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Victims of Teesside car thieves tell of devastation the crimes caused
VICTIMS of a gang of organised car thieves have told how the crimes have devastated their lives.
Teesside Crown Court heard eight men targeted high value cars and ensured they were sold or stripped down quickly and professionally over a six-month period.
Ringleader Trevor Keenan, 30, formerly of Keith Road, Grove Hill, Middlesbrough, was sentenced to nine years four months.
Ashley Brown, 23, of Askham Close, Middlesbrough, received eight years six months. His cousin Lee-Jay Brown, 20, of Holme House Prison, was sentenced to six years and nine months.
Donovan Hackleton, 21, of Ayresome Street, Middlesbrough, was given seven years for conspiracy to burgle with two years' consecutive for 16 other offences.
Brad Anderson, 20, of Brompton Street, Middlesbrough, was sentenced to eight years, six months.
Co-conspirator Luke O'Neill, 20, of West Lane, Whinney Banks, was sentenced to two years in a young offenders institution.
Garage owner Philip Johnson, 39, of Rutherglen Walk, Stockton, was sentenced to two years for three charges of handling stolen goods. While John Wilkes, 37, of Lulsgate, Thornaby, was given 12 month's custody, suspended for two years, and ordered to carry out 200 hours of unpaid work.
Passing sentence Judge John Walford branded Keenan as the ringleader who orchestrated the highly effective theft of vehicles from homes across Teesside.
He said: "The length of the police investigation shows the cunning and resourcefulness used to avoid detection."
Victim, Samantha Bullock, said: "It is nice to see the result today.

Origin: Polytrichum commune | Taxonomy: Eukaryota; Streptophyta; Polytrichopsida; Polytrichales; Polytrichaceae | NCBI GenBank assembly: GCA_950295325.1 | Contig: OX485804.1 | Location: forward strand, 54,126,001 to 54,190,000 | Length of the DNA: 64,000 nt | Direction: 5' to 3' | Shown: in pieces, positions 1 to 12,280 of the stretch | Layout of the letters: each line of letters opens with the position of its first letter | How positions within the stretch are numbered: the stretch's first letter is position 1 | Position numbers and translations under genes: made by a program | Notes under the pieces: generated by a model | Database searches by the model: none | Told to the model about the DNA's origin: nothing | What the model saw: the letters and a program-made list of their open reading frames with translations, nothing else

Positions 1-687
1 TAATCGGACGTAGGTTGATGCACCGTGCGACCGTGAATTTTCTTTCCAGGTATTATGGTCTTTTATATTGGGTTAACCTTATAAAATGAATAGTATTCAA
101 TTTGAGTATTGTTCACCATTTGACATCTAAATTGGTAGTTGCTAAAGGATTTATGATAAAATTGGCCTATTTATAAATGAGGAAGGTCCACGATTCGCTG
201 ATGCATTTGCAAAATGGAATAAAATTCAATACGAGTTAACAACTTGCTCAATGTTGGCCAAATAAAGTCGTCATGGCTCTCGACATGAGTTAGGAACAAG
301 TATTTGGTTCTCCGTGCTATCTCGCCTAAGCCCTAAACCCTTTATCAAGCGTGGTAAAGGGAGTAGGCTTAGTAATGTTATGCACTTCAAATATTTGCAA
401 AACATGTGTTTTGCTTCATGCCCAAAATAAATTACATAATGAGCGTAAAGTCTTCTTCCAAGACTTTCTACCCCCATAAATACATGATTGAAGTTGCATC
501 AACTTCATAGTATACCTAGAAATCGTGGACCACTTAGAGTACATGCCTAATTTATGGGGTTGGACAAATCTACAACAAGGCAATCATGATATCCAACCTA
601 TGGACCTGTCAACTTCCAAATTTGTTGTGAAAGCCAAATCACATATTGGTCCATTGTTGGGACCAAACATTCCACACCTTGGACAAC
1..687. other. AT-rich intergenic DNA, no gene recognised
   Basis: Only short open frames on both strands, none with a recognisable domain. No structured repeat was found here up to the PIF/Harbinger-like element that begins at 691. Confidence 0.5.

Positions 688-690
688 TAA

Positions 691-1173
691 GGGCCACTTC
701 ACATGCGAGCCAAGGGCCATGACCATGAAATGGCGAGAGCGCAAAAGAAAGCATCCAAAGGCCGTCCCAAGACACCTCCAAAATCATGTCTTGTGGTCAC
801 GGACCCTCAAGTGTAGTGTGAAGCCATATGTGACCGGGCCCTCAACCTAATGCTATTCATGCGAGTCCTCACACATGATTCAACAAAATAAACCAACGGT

They need to understand how much their crimes affects people.
My partner worked nights and after the burglary I couldn't cope with him going to work and leaving me in the house at night.
"It changed our lives - I didn't want to leave the house and my partner had to stop working night shifts which has affected us financially."
Another victim, Hilary Lewis, a 52-year-old civil servant said: "I just kept thinking, they know us, but we don't know them.
They had obviously been watching us and we had no idea who they were.
Before the court hearing we were very cynical about the justice process, but the judge has obviously listened to evidence against them and given them the sentence they deserved."
The gang carried out 26 burglaries in a six-month period between September 2012 and April 2013.
Detective Inspector Cath Galloway, of Cleveland Police, said: "This was an extremely complex and unprecedented inquiry with the sheer volume of material relating to the incidents and suspects.
It was on a par with some of our major organised crime drugs investigations - only this time it was with cars.
"We quickly established that we were dealing with a highly organised crime group who were slick and focused. Once they had identified a desirable vehicle, they had a smash and grab approach - breaking into houses, taking keys and leaving in the car then immediately moving it on."